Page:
Using these 17 variables, I created nine categories based on how well the organization scored. The highest category of organizations is called “experiential” and the lowest category is called “inexperienced.”

What are experiential organizations doing to create a great employee experience? Cisco, for example, has an entire team devoted to looking at employee experience. One of the things they do is identify “moments that matter” in the life of employees, defined as career and personal moments that are important to them. Employees can then take advantage of programs or perks around these moments. For instance, if a moment that matters is giving back, employees can take time off to participate in community programs. This is a much more human approach than the common employee life cycle, which usually include onboarding, performance reviews, and off-boarding.

Airbnb has a head of employee experience who is responsible for creating an environment where employees want to show up. Linkedin and Accenture have HR hackathons in which they attempt to break down their people functions and rebuild them based on employee feedback and ideas. Google has a robust people analytics function that is constantly collecting data on how employees work, and in response, optimizing training programs, bonus packages, perks, the physical workspace, and everything else related to how employees work.

It turns out that organizations that do an amazing job of creating experiences for their people based on these three environments see dramatic business impact. Interestingly, I found that investing in employee experience doesn’t necessarily mean spending more money – often, it can just mean more effort and focus.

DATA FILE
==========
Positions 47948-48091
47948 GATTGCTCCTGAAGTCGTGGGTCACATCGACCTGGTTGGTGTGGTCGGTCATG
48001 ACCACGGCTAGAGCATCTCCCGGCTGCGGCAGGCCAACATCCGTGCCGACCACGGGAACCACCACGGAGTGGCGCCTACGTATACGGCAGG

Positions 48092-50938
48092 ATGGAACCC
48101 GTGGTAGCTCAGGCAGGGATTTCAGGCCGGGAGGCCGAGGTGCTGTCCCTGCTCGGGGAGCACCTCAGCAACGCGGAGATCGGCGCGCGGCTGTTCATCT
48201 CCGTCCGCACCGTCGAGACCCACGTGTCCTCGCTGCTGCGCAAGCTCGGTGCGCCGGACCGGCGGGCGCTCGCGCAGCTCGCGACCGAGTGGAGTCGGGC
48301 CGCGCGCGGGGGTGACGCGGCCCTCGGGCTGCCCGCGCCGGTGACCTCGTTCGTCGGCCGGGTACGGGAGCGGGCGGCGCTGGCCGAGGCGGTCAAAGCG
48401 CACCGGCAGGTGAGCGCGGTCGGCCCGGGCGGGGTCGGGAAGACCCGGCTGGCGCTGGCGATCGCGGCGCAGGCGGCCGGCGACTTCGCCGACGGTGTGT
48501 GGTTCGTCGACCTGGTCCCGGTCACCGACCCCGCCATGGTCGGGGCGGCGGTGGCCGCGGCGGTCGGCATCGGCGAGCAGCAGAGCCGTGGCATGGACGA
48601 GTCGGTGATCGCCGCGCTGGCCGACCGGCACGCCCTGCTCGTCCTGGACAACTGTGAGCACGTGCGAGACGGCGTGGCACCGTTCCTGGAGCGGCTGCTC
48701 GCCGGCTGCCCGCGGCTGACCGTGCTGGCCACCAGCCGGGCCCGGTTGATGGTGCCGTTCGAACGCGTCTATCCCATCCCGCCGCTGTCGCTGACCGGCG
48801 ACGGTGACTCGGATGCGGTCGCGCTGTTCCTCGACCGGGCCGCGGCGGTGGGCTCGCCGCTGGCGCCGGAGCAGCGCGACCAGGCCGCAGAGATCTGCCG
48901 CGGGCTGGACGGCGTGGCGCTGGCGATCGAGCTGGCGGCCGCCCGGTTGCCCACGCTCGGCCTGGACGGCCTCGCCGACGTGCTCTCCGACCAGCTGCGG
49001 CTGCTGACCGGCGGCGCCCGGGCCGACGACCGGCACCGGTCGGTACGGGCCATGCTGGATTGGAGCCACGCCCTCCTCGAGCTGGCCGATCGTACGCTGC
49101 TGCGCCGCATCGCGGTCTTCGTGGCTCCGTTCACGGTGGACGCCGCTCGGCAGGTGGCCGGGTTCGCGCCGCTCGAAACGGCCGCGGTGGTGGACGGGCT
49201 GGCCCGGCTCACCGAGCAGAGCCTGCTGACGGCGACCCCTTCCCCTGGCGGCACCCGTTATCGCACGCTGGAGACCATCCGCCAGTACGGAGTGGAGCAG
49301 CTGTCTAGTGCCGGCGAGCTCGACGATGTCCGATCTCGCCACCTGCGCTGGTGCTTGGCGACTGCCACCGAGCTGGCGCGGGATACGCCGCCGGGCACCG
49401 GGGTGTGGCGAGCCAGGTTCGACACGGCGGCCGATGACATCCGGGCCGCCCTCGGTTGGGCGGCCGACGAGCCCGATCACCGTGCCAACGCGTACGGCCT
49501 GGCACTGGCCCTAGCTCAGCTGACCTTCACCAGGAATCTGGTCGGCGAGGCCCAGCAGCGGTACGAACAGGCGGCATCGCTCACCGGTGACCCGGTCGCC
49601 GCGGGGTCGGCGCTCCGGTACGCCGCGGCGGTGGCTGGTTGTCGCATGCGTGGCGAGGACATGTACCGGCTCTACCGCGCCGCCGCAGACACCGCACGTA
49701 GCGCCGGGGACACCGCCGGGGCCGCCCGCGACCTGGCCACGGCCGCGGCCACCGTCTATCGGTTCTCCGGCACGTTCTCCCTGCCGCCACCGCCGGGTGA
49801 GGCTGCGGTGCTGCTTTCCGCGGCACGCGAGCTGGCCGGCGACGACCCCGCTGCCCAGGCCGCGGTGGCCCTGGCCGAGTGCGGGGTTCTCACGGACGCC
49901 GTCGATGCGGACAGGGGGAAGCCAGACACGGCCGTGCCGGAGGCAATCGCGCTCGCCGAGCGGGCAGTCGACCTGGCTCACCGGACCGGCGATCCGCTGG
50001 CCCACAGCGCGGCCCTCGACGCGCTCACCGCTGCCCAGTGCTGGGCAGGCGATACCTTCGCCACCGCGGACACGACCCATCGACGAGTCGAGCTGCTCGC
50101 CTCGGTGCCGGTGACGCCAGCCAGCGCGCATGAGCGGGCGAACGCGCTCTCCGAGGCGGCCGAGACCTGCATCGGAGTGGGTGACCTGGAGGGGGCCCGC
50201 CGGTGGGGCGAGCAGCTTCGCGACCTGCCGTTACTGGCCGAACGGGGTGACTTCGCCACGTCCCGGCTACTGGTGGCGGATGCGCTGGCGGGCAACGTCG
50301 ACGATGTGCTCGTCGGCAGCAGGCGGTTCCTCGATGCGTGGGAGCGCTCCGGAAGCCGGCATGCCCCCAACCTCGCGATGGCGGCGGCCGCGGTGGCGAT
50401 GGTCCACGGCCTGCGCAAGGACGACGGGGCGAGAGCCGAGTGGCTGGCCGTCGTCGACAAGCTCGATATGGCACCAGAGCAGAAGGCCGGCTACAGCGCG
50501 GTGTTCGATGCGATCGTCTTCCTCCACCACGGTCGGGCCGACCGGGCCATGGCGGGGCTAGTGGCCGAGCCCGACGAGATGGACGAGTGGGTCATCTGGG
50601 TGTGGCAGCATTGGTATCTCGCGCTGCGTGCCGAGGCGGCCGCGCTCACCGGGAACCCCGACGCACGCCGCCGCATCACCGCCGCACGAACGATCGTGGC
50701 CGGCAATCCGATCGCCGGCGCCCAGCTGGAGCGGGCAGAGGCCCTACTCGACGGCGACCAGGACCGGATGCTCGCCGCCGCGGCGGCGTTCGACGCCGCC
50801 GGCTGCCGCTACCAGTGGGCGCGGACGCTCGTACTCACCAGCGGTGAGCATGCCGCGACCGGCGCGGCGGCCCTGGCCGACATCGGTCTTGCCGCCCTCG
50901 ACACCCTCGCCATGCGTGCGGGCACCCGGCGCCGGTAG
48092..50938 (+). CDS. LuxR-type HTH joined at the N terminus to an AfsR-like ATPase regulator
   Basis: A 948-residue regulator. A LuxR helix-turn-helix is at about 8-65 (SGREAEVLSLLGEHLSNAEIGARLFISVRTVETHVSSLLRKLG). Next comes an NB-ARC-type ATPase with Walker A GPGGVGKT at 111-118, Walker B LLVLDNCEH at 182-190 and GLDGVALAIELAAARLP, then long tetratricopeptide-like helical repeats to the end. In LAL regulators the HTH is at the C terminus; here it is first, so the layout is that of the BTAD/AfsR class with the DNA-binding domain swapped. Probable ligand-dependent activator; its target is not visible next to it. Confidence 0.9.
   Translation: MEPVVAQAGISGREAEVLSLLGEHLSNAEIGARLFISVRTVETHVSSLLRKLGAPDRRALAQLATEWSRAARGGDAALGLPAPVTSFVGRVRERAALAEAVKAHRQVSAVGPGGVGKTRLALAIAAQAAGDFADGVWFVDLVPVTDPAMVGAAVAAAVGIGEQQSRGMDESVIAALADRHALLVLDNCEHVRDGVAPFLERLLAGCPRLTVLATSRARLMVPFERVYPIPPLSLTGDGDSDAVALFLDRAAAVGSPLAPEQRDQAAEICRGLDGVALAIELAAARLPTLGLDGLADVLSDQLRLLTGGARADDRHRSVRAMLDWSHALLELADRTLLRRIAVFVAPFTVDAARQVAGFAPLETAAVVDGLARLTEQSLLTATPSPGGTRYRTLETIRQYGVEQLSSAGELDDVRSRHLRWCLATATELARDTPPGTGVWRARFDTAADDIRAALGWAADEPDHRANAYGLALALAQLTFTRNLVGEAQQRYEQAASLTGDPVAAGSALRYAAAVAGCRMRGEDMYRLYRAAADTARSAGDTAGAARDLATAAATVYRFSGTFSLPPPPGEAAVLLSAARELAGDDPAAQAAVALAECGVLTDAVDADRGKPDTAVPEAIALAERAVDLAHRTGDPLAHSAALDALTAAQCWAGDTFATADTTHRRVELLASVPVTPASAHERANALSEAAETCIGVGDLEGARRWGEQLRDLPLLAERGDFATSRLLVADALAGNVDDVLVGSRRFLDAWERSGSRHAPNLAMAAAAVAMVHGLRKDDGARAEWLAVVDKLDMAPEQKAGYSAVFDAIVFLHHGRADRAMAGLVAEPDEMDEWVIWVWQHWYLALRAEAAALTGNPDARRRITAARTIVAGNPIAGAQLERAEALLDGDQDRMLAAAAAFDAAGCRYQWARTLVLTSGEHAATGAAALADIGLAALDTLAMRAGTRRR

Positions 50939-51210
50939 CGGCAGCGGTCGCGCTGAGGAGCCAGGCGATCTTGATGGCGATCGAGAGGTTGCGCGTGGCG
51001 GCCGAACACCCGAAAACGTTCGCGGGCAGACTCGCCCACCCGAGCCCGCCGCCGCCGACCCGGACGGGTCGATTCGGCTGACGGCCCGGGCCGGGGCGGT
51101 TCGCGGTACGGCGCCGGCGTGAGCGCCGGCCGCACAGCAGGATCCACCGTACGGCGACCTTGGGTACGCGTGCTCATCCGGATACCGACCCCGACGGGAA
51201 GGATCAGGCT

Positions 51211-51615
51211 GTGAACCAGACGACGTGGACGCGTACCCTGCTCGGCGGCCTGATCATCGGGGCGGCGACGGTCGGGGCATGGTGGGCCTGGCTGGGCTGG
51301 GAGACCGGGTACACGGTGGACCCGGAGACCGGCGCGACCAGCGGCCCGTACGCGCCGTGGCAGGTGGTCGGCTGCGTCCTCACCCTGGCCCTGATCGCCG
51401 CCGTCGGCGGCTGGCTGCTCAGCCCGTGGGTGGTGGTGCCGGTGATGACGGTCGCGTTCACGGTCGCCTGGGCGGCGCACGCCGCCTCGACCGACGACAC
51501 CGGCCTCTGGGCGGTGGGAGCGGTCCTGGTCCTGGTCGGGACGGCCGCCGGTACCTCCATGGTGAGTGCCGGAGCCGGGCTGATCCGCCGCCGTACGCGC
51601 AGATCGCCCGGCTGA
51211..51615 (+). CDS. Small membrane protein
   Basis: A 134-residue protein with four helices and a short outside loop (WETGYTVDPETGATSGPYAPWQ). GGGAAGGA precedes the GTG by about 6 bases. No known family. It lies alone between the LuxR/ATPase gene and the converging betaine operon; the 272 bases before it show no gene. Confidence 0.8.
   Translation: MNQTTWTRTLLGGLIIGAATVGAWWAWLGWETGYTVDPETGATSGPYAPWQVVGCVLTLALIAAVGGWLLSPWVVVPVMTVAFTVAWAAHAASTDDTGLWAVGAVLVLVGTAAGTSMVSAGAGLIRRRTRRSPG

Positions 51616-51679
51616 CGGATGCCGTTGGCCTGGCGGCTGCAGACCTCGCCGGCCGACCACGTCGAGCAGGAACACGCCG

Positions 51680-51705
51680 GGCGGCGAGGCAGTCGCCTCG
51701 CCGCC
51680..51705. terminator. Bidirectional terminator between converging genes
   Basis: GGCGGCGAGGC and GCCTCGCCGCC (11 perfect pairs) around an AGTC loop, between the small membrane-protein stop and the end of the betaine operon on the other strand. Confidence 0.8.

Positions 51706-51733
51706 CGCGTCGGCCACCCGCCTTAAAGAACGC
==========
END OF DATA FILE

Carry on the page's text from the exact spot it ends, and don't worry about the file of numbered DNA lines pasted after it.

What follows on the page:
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Jacob Morgan’s latest book, The Employee Experience Advantage, analyzes over 250 global organizations to determine how to create an organization where people genuinely want to show up to work.

Based on the data I collected, experiential organizations on average have 4.2x the average amount of profit, 4x the amount of profit per employee, and 2.8x the revenue per employee when compared to non-experiential organizations. These organizations also saw a stock price that outperformed every other category that I measured against, including the Fortune 100 Best Places to Work, Glassdoor’s Best Places to Work, the NASDAQ, and the S&P 500.

Unfortunately, only 6% of the 252 organizations fell into this top experiential category. Almost half of the organizations are either doing nothing or investing in just one of the three environments mentioned above.

There is an amazing opportunity for organizations that are truly willing to change and commit to putting their people first. If you truly want to unlock human potential, drive innovation, improve customer satisfaction and outlast your competition, then you must invest in employee experience in a strategic and meaningful way. This is the next battleground for organizations around the world.